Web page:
County Jailer: Job Description, Duties and Requirements
County jailers, also known as correctional officers, monitor prisoners that are being held at a county's correctional center for a variety of reasons. A career in this field typically requires a high school diploma, although some jails may require college credits. Other requirements can include a physical and mental exam, as well as a clean criminal background.
Job Description of a County Jailer
A county jailer's responsibility is to watch over individuals who have been arrested and incarcerated. Typically, these individuals are either awaiting trail, participating in a trial or have been sentenced to spend short amount of time in jail. In addition to providing inmate surveillance, jailers may also transport inmates to court, perform general duties around the facility, monitor jail visitors and maintain prisoner paperwork.
Job Duties of a County Jailer
The duties performed by county jailers can vary significantly based on the size of the institution. Jailers in large county jails located in metropolitan areas often have specific daily tasks, such as monitoring inmates in a jail block or transporting prisoners to court. In smaller jails, they often perform multiple tasks due to limited staff and budgets.
Job duties of jailers typically include inmate processing, maintaining order in the jail and invoke disciplinary measures when necessary. In addition, a county jailer may also perform cell searches for drugs and other prohibited items, inspect the facility for cleanliness and stand guard during exercise periods.
County jailers that work in direct contact with inmates may not be able to carry a weapon. If they need assistance, jailers are often equipped with a radio. Jailers assigned to monitor criminals in solitary confinement often do so by close circuit television. They may also escort prisoners between the courtroom and the correctional facility while maintaining prisoner security and protecting the general public.
Salary and Employment Outlook
According to the U.S. Bureau of Labor Statistics (BLS), employment of all correctional officers could increase by five percent from 2010 to 2020. The BLS doesn't break the data down by type of facility, however. Its May 2012 salary report showed that $39,040 was the median salary for correctional officers and jailers.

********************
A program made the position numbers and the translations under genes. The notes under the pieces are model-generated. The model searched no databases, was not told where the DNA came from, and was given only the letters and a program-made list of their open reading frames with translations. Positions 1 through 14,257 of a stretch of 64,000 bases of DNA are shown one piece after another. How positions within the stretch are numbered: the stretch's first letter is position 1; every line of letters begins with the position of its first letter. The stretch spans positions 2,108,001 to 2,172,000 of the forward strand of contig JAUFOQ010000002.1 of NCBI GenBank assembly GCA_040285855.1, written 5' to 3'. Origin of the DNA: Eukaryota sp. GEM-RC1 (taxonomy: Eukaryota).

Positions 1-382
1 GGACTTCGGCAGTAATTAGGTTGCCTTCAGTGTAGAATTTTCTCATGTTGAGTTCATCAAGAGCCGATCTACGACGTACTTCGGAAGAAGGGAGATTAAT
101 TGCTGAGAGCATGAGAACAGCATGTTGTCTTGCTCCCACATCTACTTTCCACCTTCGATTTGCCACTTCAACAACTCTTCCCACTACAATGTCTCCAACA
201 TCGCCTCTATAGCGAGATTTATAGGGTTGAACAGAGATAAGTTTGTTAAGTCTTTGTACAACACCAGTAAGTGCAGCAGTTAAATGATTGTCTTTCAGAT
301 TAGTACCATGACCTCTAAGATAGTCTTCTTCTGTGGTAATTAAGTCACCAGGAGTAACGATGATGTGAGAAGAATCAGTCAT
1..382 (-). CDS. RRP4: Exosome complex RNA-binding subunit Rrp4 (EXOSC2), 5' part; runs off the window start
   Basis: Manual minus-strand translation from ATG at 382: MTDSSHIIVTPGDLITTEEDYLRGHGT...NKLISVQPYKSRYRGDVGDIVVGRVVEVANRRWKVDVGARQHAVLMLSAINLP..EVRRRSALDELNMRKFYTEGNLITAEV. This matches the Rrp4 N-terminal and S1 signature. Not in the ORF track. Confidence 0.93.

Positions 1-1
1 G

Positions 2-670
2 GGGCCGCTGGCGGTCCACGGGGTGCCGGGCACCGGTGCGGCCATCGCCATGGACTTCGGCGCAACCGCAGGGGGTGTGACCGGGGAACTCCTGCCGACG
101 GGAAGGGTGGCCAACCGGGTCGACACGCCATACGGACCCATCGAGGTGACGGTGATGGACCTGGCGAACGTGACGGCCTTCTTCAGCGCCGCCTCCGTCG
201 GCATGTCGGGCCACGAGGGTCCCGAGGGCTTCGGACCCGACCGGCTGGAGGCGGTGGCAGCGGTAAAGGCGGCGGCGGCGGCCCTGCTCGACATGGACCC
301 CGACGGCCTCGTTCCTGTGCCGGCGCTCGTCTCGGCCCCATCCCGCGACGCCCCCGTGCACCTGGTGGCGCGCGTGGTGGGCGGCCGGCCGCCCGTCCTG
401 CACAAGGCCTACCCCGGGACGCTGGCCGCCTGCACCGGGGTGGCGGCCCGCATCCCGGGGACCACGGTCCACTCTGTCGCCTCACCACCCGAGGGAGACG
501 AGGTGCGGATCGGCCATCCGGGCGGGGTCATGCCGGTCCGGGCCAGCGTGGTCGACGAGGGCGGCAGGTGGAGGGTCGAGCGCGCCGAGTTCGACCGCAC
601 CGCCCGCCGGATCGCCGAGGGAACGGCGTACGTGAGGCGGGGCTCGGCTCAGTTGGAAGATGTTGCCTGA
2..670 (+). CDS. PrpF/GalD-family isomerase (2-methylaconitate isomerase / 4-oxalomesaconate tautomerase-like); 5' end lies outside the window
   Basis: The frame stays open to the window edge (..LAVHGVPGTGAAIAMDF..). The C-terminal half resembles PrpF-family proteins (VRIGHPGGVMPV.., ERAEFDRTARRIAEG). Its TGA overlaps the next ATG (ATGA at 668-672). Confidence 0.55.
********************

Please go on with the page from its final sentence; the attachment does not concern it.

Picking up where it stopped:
Requirements to Become a County Jailer
Individuals interested in a career as a county jailer or corrections officer usually need a high school diploma or GED, although some states or counties may require college credits or a degree. However, those who have served in the military or have previously worked in the criminal justice system may be able to substitute their experience for educational requirements.
Job candidates usually need to pass a criminal background check, a physical fitness test and a drug test, as well as meet age and citizenship requirements. Some facilities also require psychological testing to determine if a candidate can perform in a high-pressure and dangerous environment.
Some localities and jails require job applicants to possess a college degree. There are associate's and bachelor's degrees in criminal justice with a concentration in corrections. Coursework in these programs may include penology, corrections and the law, juvenile crimes and crime theory. Some programs offer an internship option at a local correctional institution.
On-the-job training in areas such as firearms, self-defense, and interpersonal skills is typically required for jailers, but this may vary depend on the agency. Some areas require jailers to attend a training academy to learn these skills. Most new jailers work under the direct supervision of an experience jailer for a few weeks or months before they are deemed ready to handle situations on their own.
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